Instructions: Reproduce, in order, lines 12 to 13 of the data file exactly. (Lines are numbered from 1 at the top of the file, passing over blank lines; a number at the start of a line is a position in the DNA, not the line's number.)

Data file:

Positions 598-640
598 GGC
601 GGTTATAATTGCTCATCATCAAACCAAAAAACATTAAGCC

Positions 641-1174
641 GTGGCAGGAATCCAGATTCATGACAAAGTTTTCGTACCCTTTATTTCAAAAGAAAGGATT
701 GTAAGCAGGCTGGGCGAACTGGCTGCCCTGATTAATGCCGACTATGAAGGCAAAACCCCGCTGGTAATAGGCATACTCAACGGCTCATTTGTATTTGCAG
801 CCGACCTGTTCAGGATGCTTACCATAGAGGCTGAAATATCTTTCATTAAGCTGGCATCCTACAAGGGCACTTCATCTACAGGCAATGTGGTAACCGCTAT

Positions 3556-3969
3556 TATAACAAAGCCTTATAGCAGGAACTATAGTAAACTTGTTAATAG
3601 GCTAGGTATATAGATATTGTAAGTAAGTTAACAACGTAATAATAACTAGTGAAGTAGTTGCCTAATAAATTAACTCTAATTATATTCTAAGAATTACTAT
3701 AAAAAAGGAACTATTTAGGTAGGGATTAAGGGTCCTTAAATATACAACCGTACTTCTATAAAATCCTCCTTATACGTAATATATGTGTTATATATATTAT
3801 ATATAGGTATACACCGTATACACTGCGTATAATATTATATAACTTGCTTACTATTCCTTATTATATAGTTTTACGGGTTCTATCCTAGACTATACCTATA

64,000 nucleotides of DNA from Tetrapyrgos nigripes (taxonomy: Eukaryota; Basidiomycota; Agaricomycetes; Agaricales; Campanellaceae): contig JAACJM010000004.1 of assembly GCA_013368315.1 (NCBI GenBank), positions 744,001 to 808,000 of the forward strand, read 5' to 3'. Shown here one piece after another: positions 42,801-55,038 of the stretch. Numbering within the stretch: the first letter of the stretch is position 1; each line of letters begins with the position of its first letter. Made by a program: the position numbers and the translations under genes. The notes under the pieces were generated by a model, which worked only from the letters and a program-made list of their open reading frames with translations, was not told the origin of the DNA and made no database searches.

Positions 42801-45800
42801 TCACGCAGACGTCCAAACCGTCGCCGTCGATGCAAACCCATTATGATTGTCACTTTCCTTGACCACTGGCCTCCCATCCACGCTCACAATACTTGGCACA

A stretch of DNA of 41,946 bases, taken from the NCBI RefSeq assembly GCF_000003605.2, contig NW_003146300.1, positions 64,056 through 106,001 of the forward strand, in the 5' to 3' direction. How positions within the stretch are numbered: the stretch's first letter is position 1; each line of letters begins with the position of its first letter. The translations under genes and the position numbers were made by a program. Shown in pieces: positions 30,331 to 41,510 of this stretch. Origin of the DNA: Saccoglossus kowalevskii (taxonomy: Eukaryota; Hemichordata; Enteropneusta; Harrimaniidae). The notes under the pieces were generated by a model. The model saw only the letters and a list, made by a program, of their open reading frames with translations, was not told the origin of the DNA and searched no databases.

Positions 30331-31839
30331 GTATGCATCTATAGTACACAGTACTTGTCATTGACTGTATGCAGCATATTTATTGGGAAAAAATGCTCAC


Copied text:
3801 ATATAGGTATACACCGTATACACTGCGTATAATATTATATAACTTGCTTACTATTCCTTATTATATAGTTTTACGGGTTCTATCCTAGACTATACCTATA

64,000 nucleotides of DNA from Tetrapyrgos nigripes (taxonomy: Eukaryota; Basidiomycota; Agaricomycetes; Agaricales; Campanellaceae): contig JAACJM010000004.1 of assembly GCA_013368315.1 (NCBI GenBank), positions 744,001 to 808,000 of the forward strand, read 5' to 3'. Shown here one piece after another: positions 42,801-55,038 of the stretch. Numbering within the stretch: the first letter of the stretch is position 1; each line of letters begins with the position of its first letter. Made by a program: the position numbers and the translations under genes. The notes under the pieces were generated by a model, which worked only from the letters and a program-made list of their open reading frames with translations, was not told the origin of the DNA and made no database searches.